Tag Archives: science

Turning the Cube

I Such a contest is not over empty prizes. Indeed it is nothing less than the human struggle for access to reality. And for humans, access to reality is what grants control… Without access to the understanding of something, one is powerless over it. If one does have that access, however, and is able to […]

Myth and Science

The core of the human mind is mythological. Myths congeal communities, provide a temporal framework, and instill in their believers an excitement by placing them at the culmination of the myth: it is their duty to continue it. Myths legitimate and charter institutions. And despite post-Enlightenment pretensions, humans care little for the truth of their myths. […]

From the Madhouse

I We want superhumans, not superstates. What is the psychology of the superhuman? What is the psychology of the wild will? He will destroy every idol — the nation, the state, humanity, progress, moral obligations — but do you think the prophets of Ba’al would smash their statues to bits if they first did not […]

Toward an Anti-Modern Metaphysics, or Epistemology

I To my knowledge all metaphysical systems that have held cultural weight are either dualistic or monistic. I count animist / polytheist systems among the monist metaphysics, since all (again, to my knowledge) eventually reduce to a supreme deity (e.g., The Great Spirit, Atman, etc.). On the latter point see Radin’s Primitive Man as Philosopher. […]

Conservation and Conservatism

Editor’s Note: This is an old article from the journal Conservation Biology, so some of the content is historically contextual. However, some of the main insights are directly relevant to the Wild Will Coalition‘s attempts to outline the overlap between conservation and philosophical conservatism. Note, though, that where David Orr tries to sketch an overlapping sphere between […]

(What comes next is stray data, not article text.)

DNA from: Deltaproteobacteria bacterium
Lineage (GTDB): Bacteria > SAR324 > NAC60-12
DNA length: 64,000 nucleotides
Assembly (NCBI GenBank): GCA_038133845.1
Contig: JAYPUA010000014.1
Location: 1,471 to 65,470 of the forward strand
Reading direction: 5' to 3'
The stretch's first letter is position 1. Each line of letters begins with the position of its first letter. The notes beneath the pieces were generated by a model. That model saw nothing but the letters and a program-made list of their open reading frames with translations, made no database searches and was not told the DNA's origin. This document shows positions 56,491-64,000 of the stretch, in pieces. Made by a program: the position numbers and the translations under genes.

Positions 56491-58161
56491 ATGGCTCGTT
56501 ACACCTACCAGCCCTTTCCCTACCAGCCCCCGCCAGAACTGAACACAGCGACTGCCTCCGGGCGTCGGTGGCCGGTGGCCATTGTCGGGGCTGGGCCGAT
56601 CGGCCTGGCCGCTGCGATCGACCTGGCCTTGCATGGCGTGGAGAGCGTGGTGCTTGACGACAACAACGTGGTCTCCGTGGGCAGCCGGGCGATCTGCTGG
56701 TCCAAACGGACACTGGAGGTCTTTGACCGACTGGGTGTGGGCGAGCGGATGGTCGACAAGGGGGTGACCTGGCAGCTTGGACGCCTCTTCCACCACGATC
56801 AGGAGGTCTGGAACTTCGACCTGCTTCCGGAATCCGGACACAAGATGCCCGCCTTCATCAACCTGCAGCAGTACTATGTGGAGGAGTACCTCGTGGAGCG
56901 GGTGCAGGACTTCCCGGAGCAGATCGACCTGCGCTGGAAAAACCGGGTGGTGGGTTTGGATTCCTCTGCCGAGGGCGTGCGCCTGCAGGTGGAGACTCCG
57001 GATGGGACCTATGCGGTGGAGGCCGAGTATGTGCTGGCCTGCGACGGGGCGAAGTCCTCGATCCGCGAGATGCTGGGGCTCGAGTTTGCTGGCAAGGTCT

The Biological Basis of Morality

Where Do Values Come From? If the problem is the value of nature, the first question we face is the nature of values. In philosophy, the most compelling answer to this question comes from Hume; in the sciences, from sociobiology. Neither are necessarily incompatible with each other, and in most ways they are entirely compatible […]

Land Management Among Hunter-Gatherers: Questioning the Ubiquity Claims

Photo by Nathan Ward. Link to PDF version of article. Abstract Evidence that our industrial society, built on agricultural subsistence, is inherently ecologically destructive underlines the value in identifying which, if any, past human subsistence approaches have been ecologically benign. The traditional land management practiced by some hunter-gatherers is touted by some as a model […]

Reprint: The Fable of Managed Earth

Editor’s Note: This article is republished with permission from Ehrenfeld, D. (2014). The fable of managed earth. In G Wuerthner, E. Crist, & T. Butler (Eds.), Keeping the Wild: Against the Domestication of Earth (pp. 85-108). The Foundation for Deep Ecology. We must judge with more reverence the infinite power of nature, and with more […]